Home Homesteading 7 Favorite Plants to Forage in New Mexico

7 Favorite Plants to Forage in New Mexico

by Bay Sandoval
6 minutes read

Foraging has become something I love to do because I realize how precious every plant is. God has created such a bounty just outside our doors. All we have to do is look!

If you’re not positive that a plant is what you are looking for, do not eat it! When it comes to foraging, using caution is a good idea because some plants look a lot like the edible ones but are actually poisonous.

That’s why it’s a good idea to buy a book by a trusted expert for reference. I’ve been wanting to learn about this stuff for years and I’m finally going for it.

I’ve been learning a lot about wild edibles where we live and I’ve been making a lot of recipes with what we’ve been collecting! It has taken up a lot of my time lately, to be honest. The reference I am using right now is Wild Edible Plants of New Mexico by Charles W. Kane.

I’m foraging the last of summer’s wild edibles right now and feeling like I really dropped the ball this summer. But even though I didn’t forage all summer (must have been busy with a baby lol), I’m still finding enough of certain plants to preserve them through freezing and dehydration.

Here are of my 7 favorite plants that I am foraging right now.


Four-wing saltbush is a very cool plant. The leaves produce a thin lather when rubbed together under running water and can be added to dishes as a sort of “spice.” It’s an overstatement to call the leaves a spice, though. I prefer to grind them up in a blender with the seeds and use them in breads.

I usually grind up mostly the seeds into a meal, sift it through a sieve, and add the powder to baked goods. The bulky portion of the powder becomes a tea. The tea is really good! I was actually surprised at how good it is.

Turning the plant into tea is probably my favorite way to use it! Four-wing saltbush can also be fed to animals like rabbits and chickens as a supplement to their diet and a way to save money on feed.


Did you know that the whole sunflower plant is edible? I learned this a couple years ago and am only now starting to use it.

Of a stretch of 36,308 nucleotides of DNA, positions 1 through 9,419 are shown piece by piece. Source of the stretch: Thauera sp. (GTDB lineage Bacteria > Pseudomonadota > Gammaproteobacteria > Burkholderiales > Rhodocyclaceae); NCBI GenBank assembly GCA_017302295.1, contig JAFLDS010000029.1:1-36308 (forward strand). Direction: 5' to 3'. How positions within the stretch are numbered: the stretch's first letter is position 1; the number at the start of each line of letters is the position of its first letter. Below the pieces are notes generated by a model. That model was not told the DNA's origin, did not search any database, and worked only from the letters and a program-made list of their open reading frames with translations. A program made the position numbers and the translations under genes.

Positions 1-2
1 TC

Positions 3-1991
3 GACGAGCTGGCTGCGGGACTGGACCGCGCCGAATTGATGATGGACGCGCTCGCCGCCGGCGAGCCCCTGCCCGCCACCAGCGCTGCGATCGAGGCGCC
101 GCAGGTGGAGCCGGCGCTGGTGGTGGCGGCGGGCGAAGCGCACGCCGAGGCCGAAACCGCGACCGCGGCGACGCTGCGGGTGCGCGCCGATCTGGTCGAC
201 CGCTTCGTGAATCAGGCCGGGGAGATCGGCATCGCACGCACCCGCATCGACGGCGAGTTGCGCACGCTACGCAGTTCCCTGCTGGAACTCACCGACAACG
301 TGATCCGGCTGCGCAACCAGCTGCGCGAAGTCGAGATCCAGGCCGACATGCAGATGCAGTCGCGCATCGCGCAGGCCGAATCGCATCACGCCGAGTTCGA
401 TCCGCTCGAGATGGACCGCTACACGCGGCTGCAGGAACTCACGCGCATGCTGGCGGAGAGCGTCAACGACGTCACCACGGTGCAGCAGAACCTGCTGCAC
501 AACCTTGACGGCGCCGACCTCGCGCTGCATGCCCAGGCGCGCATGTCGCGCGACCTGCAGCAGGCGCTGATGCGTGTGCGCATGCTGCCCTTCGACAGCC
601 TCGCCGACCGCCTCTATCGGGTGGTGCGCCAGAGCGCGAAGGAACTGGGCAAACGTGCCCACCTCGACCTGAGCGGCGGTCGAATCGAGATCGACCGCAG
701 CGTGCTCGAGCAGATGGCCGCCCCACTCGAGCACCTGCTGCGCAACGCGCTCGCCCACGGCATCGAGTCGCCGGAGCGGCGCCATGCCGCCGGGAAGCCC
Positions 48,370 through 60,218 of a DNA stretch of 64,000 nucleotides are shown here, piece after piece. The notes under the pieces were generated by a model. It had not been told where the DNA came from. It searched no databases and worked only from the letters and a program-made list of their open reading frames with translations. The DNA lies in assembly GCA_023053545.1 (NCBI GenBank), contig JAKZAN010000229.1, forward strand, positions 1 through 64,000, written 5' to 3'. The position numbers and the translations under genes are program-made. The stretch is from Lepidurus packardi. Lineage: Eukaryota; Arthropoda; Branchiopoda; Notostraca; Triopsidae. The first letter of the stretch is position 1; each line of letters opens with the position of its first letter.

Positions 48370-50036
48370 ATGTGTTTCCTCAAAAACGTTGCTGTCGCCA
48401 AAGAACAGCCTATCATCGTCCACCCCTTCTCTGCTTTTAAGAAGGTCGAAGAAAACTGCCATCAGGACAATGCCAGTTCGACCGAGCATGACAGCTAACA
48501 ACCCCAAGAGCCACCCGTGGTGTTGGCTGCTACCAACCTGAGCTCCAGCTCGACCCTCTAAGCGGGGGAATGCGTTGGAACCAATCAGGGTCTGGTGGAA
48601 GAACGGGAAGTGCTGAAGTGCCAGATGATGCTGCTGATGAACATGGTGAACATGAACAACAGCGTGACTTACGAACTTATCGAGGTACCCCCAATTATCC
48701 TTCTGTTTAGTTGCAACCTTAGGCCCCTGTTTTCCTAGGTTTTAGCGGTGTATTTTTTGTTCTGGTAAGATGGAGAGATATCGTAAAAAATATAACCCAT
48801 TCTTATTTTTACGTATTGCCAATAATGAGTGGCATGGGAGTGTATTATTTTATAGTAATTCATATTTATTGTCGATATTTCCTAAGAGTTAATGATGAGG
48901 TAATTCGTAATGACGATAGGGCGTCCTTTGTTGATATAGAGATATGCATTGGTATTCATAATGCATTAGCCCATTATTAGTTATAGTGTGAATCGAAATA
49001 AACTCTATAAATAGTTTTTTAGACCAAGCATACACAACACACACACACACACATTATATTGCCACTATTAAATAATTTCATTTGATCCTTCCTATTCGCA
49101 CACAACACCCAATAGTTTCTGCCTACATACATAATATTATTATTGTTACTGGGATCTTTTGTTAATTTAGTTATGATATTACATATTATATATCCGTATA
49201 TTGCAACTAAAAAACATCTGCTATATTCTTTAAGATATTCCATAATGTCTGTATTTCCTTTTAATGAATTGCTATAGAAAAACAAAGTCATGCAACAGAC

Much like the four-wing saltbush, dry or cured sunflower stalks and leaves and flower heads can be ground up using a blender and put through a strainer to create a “meal” and a “tea-like” substance.

I like to mix a tablespoon or two into pretty much any bread recipe I make and it adds wonderful flavor and a unique twist to your baked goods. As good as it is in breads, though, it’s even better as a tea. Sunflower tea is the best foraged tea I’ve made so far. You need to try it as soon as you can harvest some old sunflower stalks! When you collect sunflower stalks, cut them up with garden pruners and make sure they don’t look big-infested on the inside.

#3: Yucca


The yucca is supposedly edible, or has edible parts, but I only harvested some to attempt to make baskets. If it is successful, I will show you guys how to do it!

Many yucca plants have blooms that are edible. They can be tossed in a salad or placed in a stir-fry. The roots of yucca plants also make a weak soap solution when rubbed together with water.

#4: Ground Cherries

I’ve been seeing ground cherries around here most of my life but I had no idea they were edible. It seems sketchy to just go trying plants when you have no point of reference or experience in knowing which ones are poisonous, so until I started really doing research, I stayed away from plants I didn’t know about. However, I’ve learned recently that ground cherries are similar to a tomato in texture and flavor and can be eaten in the same way. I’ve heard that they are often used in our part of the country to make salsa! Isn’t that fun? I’m looking forward to using them next year.

#5: Prickly Pears

Not only are the prickly pear fruits edible, but so are the “pads” of the cactus plant. Cactus is an all-around awesome plant if you can just get past the cactus needles! I do not recommend using gloves to handle prickly pear. If you rely on gloves to protect your fingers, the needles will just get stuck in the gloves and pierce right through into your hands.

Instead, take a pair of pliers and use those to sever the prickly pear fruits from the rest of the cactus. Then you can take the fruits, burn or brush off the needles and use them for jam or as a juice!

#6: Horehound

Horehound is one of those plants that is everywhere around our house. Before we knew it was a useful plant to use as a tea for coughs, we saw it as an obnoxious weed. I’m now trying to harvest it and get it dried so we can store it in mason jars over the winter.

You may have seen Horehound candy at Cracker Barrel. This plant is what is in that candy!

#7: Mallow

I don’t have a photo of mallow right now, but mallow is another plant that’s great for soothing sore throats. It’s very mild, and you can also put it in salads or use it as you would spinach or kale in soups and savory dishes.

If you want to learn more about New Mexico wild edibles, I highly recommend reading Charles Kane’s book! Be safe when you’re foraging and make sure you know what you’re gathering.

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